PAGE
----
Every travel knows instinctively that no country has just one story or narrative. Chimamanda Ngozi Adichie popular novelist talks about the danger of knowing just one story or narrative about a country. She warns that if we hear only a single story about another person or country, we risk a critical misunderstanding.
In popular culture the multi faceted story of China is often misunderstood or narrowed down into a single narrative. My travels to four different cities in four different provinces of China gave me the understanding of the different cultures, people and food that gives different hues to this large country. We traveled through Beijing, Xian, Chengdu and Shanghai. Here is my attempt to bring you the different colors and tones of this country through photographs.
China is a great country to travel and explore and we made many great memories on the trip. This was my first trip to this great and diverse country and we got to experience some new cultures, way of life and cuisines. China has rich past and a highly developed language that has been used since ancient history.
Chinese population converses in Mandarin and Cantonese along with many other dialects and English is not a popular language which is cause for many adventurous for the English speaking traveler when traveling in China. Since I did not find a comprehensive list of tips before traveling to China, I decided to jot down some of my recommendations from my experiences in traversing this great and unique country.
Forward your emails– Google and Facebook do not work in China hence forward your emails from Gmail to your other accounts such as outlook, yahoo, etc. if you would like to keep in touch. Viber and WhatsApp and good ways to connect or call folks back home. Baidu is the search engine that is popularly used in China.
Use the metro – Most major cities in China have a well-connected metro system which you can navigate without learning mandarin. Many of the signs are in English as well and you can purchase tickets from a kiosk at the station.
Click pictures of the taxi card– Chinese streets and address have an English name and completely different Chinese name. So if you want to travel by cab to a particular place ask your hotel to write it down for you or search online for the place and keep pictures of the place with the Chinese names prominently mentioned.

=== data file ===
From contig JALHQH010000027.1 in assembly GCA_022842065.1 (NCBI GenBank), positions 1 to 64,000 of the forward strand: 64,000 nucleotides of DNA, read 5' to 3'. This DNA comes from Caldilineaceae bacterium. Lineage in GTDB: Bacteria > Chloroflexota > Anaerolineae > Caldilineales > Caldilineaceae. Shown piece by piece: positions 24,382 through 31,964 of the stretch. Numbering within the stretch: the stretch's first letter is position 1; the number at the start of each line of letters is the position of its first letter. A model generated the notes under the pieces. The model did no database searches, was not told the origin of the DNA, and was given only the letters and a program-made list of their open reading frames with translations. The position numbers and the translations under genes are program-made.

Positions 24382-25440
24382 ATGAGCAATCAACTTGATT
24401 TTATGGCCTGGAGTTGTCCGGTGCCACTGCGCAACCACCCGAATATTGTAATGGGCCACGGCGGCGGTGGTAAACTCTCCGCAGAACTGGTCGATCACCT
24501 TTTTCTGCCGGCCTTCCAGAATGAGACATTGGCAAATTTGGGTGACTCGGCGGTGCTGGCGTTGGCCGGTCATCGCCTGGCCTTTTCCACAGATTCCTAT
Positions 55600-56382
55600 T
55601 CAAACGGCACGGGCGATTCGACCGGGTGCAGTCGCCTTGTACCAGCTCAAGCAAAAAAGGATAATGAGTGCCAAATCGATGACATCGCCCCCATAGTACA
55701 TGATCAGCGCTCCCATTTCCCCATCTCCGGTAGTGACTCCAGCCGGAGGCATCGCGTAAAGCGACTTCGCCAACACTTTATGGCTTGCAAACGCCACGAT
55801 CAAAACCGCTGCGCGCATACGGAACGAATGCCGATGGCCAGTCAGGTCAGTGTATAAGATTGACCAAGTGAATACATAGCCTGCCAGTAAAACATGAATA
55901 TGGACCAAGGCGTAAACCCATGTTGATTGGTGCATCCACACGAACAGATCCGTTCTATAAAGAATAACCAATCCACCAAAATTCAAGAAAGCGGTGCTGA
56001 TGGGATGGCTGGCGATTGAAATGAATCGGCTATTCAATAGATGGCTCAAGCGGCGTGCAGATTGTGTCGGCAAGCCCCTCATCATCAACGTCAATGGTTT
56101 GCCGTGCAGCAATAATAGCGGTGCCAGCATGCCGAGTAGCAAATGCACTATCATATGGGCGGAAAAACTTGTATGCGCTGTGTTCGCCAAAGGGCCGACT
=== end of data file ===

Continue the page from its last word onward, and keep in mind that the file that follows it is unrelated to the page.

Make a friend who knows the language– This tip comes handy when the taxi driver is hurtling the cab in the opposite direction from the one intended by you shaking his head and saying No, No, No quite empathetically. A call to a friend who can converse with the driver and explain to him exactly where you want to go comes as a God send in such situations.
Use a tour company or tour guide–
If like me you can’t make local friends on such short notices it is a good idea to travel with a tour guide or go with a tour company. Most tour companies in China can provide you an English speaking tour guide and a driver with a car. Traveling with a tour guide is great especially if you want to explore places that are outside the city limits.
Try the local cuisine– Each province in China has different dishes and entirely different cuisines, eat local cuisines and try new places as much as you can. For example one can sample a variety of bamboo dishes in Sichuan and Muslim influenced food in the north west of China. Most of the cities and restaurants prepare beef, pork, chicken, lamb and of course vegetables, it is rare to find places that have other forms of meat contrary to the popular stereotype.
Ordering at restaurants– Most restaurants in the city have a picture menu which you can point and order. In case you want to order something specific ask your friend, concierge or tour guide to write down a few safe options for you in Mandarin.
Bargaining in China–
Chinese markets are a great place to shop. There are all types of markets in China from high end malls to flea markets and fake merchandise markets. Most of the merchandise you can get are good quality too. Bargaining in local markets happens over the calculator where the shop keeper would enter their price and you are expected to key in the amount you are willing to pay. There are apps available that can be downloaded which give the correct price that you can pay at a fake market.
Say no to Touts – Resist the urge to buy that good looking phone which a stranger wants to sell to you at the departure gate at the airport. There are all sorts of scams that you can imagine and some that you can’t. Be on your guard and be mindful of the local laws.
Paying the uninformed tourist price– This is one lesson I learnt the hard way. The concierge at my hotel sold me tickets for a hop on hop off bus tour in Shanghai for my toddler and me. Half way through the tour I realized that there weren’t many Chinese tourists on the bus which was not the case at all the major attractions that day. As luck would have it I lost my ticket and the tour operator at the hop on site would not let me on without me buying another ticket for a 100 RMB. As I contemplated my next move in order to reach the hotel with my toddler I chanced upon another tour bus that was operating on the same route also with English and French sound tracks which cost only 30 RMB. Hence the day was saved and a precious lesson learnt to research the different options available before approaching the hotel for advice.
Be prepared for security checks– Metro stations and other tourist attractions in China have security checks hence it is advisable to not lug metal around when traveling in China especially if you have a lot of attractions to cover in a day.
Smog is a serious issue in China– Major cities in China like Beijing and Shanghai grapple with pollution and smog advisories are issued. It is advisable to limit travel on such days and/ or wear masks and protective glasses. We were pretty lucky not to have got stuck with smog when we were in China.